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Director: Rudolf Ising
Release Date: October 3, 1931
Stars: Foxy
Rating: ★★★½
Review:

One More Time © Warner Bros.‘One More Time’ is an aptly titled short, as it marks the third and last cartoon to star Foxy, Warner Bros.’ fox-like Mickey Mouse rip-off.

In this cartoon he’s a police officer, fining a hippo lady for driving too fast, and rescuing his Minnie Mouse-like girlfriend from some thugs. He does so riding a mechanical horse, a relic from the Oswald the Lucky rabbit cartoons (e.g. ‘Ozzie of the Mounted‘, 1927), on which Harman and Ising had worked previously. Strangely enough, Foxy is machine-gunned by one of the gangsters in the end. Perhaps this is why he never returned to the animated screen…

The short has a strong urban setting, uncommon in the Hollywood cartoons of the time, and it features some dazzling perspective animation, but otherwise it’s just another mediocre entry in the early Merrie Melodies canon.

Watch ‘One More Time’ yourself and tell me what you think:

‘One More Time’ is available on the DVD ‘Looney Tunes Golden Collection Volume Six’

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Director: Rudolf Ising
Release Date: September 5, 1931
Stars: Foxy
Rating: ★★★
Review:

Smile, Darn ya, Smile © Warner Bros.‘Smile, Darn Ya, Smile!’, the second of the Merrie Melodies, is also the second to feature that short-lived early star of Warner Bros., Foxy.

The film is practically a remake of Oswald’s first cartoon, ‘Trolley Troubles’ (1927), on which Harman and Ising had worked themselves: Foxy rides a trolley, inviting his very, very Minnie Mouse-like girlfriend along. Like in the former Oswald film, the ride ends with Foxy losing control of the trolley, which leads to some spectacular perspective animation. Unlike the earlier film, however, ‘Smile, Darn ya, Smile!’ ends rather cornily, when it’s revealed it was all a dream.

The title song is sung several times during the cartoon, e.g. by four hobos. It was revived more than fifty years later in ‘Who Framed Roger Rabbit?‘ (1988), when Eddie Valiant enters Toontown.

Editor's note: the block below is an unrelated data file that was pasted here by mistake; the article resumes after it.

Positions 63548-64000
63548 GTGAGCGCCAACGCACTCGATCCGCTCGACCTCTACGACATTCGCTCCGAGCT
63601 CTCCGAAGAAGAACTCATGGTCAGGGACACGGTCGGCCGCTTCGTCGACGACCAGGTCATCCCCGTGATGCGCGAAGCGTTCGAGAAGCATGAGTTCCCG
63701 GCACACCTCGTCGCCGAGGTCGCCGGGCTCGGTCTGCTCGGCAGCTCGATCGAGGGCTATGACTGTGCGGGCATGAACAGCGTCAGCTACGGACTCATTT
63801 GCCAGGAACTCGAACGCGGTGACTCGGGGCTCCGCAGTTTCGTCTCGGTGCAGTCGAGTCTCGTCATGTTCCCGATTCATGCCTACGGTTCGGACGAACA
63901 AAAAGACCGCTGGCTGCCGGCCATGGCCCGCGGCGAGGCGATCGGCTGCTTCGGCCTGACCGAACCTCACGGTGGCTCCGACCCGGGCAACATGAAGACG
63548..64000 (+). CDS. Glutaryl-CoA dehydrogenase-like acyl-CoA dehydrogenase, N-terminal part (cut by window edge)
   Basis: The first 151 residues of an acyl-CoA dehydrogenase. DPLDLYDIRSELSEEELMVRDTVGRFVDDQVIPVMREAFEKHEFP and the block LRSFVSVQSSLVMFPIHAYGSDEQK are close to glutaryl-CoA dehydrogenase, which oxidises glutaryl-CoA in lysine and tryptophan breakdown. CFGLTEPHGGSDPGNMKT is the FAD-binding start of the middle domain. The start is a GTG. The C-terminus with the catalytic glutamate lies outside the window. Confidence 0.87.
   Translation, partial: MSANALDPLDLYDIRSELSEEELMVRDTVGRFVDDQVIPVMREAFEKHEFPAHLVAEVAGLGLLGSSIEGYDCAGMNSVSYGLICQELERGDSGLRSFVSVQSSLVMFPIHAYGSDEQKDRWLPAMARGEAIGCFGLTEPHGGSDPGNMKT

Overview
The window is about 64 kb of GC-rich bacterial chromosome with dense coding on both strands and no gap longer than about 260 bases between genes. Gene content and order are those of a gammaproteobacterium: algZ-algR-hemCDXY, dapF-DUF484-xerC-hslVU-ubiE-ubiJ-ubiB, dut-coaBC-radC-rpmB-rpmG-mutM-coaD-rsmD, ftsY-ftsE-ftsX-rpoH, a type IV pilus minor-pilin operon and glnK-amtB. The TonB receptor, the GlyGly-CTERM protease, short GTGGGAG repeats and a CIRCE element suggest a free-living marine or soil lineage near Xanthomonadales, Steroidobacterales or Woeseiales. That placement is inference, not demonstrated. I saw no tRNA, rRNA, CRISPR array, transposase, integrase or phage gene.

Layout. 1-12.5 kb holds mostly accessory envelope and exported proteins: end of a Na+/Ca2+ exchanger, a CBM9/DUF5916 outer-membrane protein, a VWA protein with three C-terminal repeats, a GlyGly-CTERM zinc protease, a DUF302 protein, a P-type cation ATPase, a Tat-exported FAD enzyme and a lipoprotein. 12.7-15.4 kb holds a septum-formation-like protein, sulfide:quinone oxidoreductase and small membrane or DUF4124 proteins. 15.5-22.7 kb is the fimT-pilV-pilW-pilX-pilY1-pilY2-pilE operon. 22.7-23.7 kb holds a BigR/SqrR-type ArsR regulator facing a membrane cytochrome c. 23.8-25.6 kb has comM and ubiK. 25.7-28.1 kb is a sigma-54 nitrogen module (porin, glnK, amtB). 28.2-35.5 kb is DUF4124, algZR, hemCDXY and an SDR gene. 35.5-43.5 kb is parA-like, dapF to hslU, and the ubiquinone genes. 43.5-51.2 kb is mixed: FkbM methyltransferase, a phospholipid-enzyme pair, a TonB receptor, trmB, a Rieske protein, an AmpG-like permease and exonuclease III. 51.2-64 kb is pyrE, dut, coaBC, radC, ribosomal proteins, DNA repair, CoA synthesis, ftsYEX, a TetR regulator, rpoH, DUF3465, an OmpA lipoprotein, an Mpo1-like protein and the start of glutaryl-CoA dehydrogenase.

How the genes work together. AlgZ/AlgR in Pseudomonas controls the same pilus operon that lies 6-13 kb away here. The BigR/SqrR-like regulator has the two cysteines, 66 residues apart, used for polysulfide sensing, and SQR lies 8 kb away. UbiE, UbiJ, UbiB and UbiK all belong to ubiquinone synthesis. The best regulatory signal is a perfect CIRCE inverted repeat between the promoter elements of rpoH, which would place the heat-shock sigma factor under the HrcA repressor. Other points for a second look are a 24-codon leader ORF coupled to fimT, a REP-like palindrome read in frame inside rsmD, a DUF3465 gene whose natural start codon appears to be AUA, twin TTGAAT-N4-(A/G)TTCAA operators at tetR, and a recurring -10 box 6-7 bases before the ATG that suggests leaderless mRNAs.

Watch ‘Smile, Darn Ya, Smile’ yourself and tell me what you think:

‘Smile, Darn Ya, Smile’ is available on the DVD ‘Looney Tunes Golden Collection Volume Six’

Director: Rudolf Ising
Release Date:
 August, 1931
Stars: Foxy
Rating: ★★★½
Review:

Lady, Play Your Mandolin © Warner Bros.After twelve Looney Tunes, all starring Bosko, Harman and Ising started a new cartoon series for Warner Bros. with the clearly Silly Symphonies-inspired name ‘Merrie Melodies’.

Unlike the Looney Tunes, the Merrie Melodies would be one-off cartoons, each one promoting a different song from the Warner Bros. song catalog. Indeed, the Merrie Melodies should at least feature one complete chorus of a Warner Bros.-owned tune. This rule continued until the end of the 1930s, and rather hampered the series, for the obligate song sequence would often stop the action of the cartoon.

‘Lady Play Your Mandolin’ is the very first of the Merrie Melodies. It features the title song, which is sung twice during the cartoon. Without explanation, the cartoon features a Mexican cafe setting, which is visited by the hero, Foxy, who was to be Warner Bros.’ answer to Mickey Mouse.

Although not as blatant an imitation as Van Beuren’s Milton Mouse (see ‘Circus Capers‘ and ‘The Office Boy‘), Foxy clearly is Mickey Mouse but with pointed ears and a fluffy tail. Indeed, when watching this cartoon my girlfriend thought it was an early forerunner of Mickey. Foxy never came near Mickey’s popularity, however, and was abandoned after a mere three cartoons.

‘Lady Play Your Mandolin’ is the character’s great testimony. The film is completely plotless, but simply bursts with joy. The short features a lot of flexible animation and everyone moves to Frank Marsales’s peppy music (played by Abe Lyman’s Brunswick Recording Orchestra), including the tables, the cacti, the trees and the cafe itself. There are plenty of gags all around, the most extraordinary one being Foxy’s drunken horse playing its own head as a trombone.

Foxy also started a long Warner Bros. tradition of Al Jolson imitations, when singing the main melody, while his girlfriend (Minnie Mouse but with pointed ears) boop-oop-a-doops. None of the cartoon makes any sense, but its sheer joy makes watching it a highly entertaining experience.

Watch ‘Lady, Play Your Mandolin’ yourself and tell me what you think:

‘Lady, Play Your Mandolin’ is available on the DVD ‘Little Caesar’

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